The film is available on Region One in both a one and three DVD set, with the former including a third of the deleted scenes and the commentary, and the latter (on review here) the rest of the deleted scenes and other extras on the second disc and a third disc that holds a Digital Copy of the film. Disc One opens with trailers for Beethoven’s Big Break, Hellboy 2: The Golden Army, Iron Man and a trailer for Marvel Animation before leading into the Main Menu. Fortunately for those still trying to get over the exciting news that Beethoven is back, the Menus are simply navigated, although the mumbling of Banner that plays on a loop gets very irritating very quickly. The film itself, and all the extras with the exception of the commentary, are subtitled.

The Video is mildly disappointing. The contrast levels seem to have been hiked up a couple of notches, resulting in flesh tones that don’t look especially accurate (even in non-Hulk mode) and daylight scenes which are somewhat dark. There’s also some noticeable blockiness in backgrounds, and overall while the picture isn’t enough to make you go into a Hulk-like rage, it’s not nearly as good as one would expect. Fortunately the Audio redeems matters somewhat, having a satisfying depth and resonance in the big set pieces (hear Hulk roar!) that makes full use of all five channels.

The most noticeable thing in regards to the Extras is what they don’t mention, namely the creative differences between Norton and Leterrier. Instead we get reams and reams of bland, EPK-style documentaries, unsurprisingly concentrating on the effects work of Rhythm & Hues rather than story development, and all depressingly generic and familiar. If you’ve seen one Making Of featurette about a SFX-heavy blockbuster you’ve seen them all. The Making Of Incredible (29:54) (Sponsored by Volkswagen!) and Anatomy of a Hulk Out (27:50) (which looks in depth at the shooting of the three big setpieces) are exactly as you would expect: talking heads, followed by shots of crew members on set standing around and coordinating things as actors fly round on wires. The only one of these which is even slightly noteworthy is Becoming the Hulk (9:23) which, in between explanations showing how the CGI Hulk was developed and animated, featurea scenes of Norton in effect directing Leterrier as to what he wants to see happen – the looks of annoyance on Leterrier’s face are pretty telling and the one sign of the elephant (Hulk?) in the room which the rest of these documentaries studiously ignore (the sister piece to this, Becoming the Abomination (10:16) isn’t so good, although Tim Roth reminds us at least twice he’s getting on a bit).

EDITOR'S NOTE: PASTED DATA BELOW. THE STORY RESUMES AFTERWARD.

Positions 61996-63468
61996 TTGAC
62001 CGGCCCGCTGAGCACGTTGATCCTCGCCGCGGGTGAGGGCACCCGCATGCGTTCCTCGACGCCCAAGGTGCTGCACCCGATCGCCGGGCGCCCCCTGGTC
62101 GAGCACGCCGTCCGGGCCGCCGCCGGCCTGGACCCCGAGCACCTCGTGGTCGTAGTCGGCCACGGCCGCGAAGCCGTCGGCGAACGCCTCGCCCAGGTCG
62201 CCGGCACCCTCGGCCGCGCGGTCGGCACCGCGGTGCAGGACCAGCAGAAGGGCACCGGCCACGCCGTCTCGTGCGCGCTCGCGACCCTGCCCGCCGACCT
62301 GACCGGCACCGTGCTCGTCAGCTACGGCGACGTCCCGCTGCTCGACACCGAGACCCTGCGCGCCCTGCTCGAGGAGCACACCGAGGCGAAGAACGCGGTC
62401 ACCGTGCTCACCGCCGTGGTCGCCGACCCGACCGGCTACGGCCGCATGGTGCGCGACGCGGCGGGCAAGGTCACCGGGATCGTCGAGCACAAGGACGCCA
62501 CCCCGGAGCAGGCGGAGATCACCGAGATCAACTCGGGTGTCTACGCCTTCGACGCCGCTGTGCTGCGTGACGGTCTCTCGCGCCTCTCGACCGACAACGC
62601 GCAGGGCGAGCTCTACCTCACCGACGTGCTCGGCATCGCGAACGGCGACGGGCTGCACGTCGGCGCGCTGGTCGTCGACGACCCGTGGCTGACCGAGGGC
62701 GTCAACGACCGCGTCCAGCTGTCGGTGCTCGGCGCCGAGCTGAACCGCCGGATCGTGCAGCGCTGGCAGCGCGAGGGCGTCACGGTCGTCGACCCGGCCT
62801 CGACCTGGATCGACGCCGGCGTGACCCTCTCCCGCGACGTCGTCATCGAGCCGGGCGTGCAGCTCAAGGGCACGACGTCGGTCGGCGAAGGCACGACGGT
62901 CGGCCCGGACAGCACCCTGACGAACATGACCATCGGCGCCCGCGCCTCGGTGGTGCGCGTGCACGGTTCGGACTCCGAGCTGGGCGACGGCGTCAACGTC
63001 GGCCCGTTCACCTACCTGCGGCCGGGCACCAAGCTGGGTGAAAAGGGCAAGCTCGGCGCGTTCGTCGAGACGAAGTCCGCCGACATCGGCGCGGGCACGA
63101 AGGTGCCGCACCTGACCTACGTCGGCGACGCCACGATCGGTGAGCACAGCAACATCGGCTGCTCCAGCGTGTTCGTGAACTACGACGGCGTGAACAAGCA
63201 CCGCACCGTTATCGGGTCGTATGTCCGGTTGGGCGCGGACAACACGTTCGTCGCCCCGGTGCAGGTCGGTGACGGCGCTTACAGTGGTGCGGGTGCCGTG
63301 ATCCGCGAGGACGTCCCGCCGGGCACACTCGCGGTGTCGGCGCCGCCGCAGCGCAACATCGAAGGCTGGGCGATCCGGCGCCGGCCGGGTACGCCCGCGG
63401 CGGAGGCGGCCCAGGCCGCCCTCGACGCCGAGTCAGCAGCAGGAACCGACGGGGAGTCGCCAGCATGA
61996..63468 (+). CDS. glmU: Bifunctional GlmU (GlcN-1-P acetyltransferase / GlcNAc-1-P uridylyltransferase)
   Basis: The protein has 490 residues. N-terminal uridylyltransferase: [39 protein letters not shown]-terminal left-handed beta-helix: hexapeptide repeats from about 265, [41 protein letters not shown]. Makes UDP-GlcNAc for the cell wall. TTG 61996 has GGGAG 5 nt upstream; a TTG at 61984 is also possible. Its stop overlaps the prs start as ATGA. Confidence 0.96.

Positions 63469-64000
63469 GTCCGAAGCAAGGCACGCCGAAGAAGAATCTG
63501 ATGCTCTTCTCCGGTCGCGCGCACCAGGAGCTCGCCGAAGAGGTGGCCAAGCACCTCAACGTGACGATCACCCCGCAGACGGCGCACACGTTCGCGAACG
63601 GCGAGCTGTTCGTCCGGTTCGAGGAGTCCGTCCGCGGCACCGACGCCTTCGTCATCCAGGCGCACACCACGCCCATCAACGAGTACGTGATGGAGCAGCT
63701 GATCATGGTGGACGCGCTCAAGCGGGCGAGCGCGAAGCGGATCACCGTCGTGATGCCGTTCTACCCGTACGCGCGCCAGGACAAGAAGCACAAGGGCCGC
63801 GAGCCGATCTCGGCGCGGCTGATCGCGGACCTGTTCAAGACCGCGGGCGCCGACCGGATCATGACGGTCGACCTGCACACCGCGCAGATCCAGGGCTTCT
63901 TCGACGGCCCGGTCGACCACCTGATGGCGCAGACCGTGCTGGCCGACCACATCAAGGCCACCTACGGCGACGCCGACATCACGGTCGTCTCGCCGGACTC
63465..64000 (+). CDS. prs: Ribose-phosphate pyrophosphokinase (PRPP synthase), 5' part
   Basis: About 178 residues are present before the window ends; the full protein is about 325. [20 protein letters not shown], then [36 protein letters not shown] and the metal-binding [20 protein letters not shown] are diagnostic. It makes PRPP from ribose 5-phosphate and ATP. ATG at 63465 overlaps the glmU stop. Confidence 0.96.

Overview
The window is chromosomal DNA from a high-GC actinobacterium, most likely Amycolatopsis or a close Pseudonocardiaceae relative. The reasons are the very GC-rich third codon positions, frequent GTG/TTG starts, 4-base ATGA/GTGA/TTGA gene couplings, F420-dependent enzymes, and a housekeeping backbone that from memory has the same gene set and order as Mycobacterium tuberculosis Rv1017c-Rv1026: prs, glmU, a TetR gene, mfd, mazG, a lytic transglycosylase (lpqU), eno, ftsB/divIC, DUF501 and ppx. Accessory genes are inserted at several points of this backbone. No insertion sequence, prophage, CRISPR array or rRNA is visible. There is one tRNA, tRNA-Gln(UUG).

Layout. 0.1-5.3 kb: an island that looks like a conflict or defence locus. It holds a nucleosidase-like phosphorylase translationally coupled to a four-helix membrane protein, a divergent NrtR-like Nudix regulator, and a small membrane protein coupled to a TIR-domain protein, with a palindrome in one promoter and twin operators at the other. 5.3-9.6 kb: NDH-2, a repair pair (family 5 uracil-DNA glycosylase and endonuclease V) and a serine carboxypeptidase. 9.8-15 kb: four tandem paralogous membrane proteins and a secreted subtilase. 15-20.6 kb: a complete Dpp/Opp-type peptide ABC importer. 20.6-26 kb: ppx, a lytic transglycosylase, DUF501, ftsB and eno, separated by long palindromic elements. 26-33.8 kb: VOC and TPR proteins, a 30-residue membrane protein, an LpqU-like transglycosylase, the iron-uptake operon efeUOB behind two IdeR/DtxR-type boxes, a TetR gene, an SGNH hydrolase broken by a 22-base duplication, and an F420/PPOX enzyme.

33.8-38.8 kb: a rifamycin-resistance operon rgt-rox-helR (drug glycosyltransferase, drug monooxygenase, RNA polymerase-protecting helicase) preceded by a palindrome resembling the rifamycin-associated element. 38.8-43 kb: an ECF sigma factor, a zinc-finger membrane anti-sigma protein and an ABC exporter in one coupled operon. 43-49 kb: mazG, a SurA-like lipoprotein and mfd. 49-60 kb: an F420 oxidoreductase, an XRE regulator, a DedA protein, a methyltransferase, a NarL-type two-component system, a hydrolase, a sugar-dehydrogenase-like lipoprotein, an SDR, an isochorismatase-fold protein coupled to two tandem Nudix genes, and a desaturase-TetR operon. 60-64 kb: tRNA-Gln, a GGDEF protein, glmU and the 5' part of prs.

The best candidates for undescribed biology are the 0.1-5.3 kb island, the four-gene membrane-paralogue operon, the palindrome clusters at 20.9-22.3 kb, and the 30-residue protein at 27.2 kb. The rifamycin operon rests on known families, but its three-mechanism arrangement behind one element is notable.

As such, the main interest in the supplementary features are the Alternate Opening (2:34) and Deleted Scenes (42:13). Early reports of seventy minutes of missing material have proved a bit of an exaggeration, but there’s still a hefty amount to be going on with, nearly all of which is character-related. There are a large number of scenes expanding on the love triangle between Bruce, Betty and her new boyfriend Leonard, much of it fairly tedious, as well as longer versions of scenes featuring Ross which expand on the Super Soldier back story. Given that the film at times feels a little too edited, at least some of what is featured here could have fitted in very easily, especially as it fills in the blanks regarding, for example, Dr Sterns, the guy helping Bruce develop a cure, but others are superfluous to requirements and deserved to be snipped. (That said, one can’t help feeling that had much of the material here been included we would have got rather closer to the version of the film Norton wanted us to see rather than what eventually ended up on the screen.) The Alternate Opening, meanwhile, is already famous for featuring a freeze-frame cameo of Captain America (he’s at 2:25, bottom right corner if you can’t see him) but wouldn’t have made a very interesting start to the film.

Nevertheless, those scenes are one of the main attractions of this disc. The most satisfying extra, however, is also the simplest. From Comic Book to Screen (6:33) animates a scene from the comic Hulk Grey on which was based the sequence in the cave from the film, and while it’s no great shakes is done nicely. There’s also a commentary with Leterrier and Roth which isn’t especially gripping, coming across as a general chat rather than a focused series of reminiscences.


A mildly diverting film gets a very generic set of extras in what is overall a rather lean release.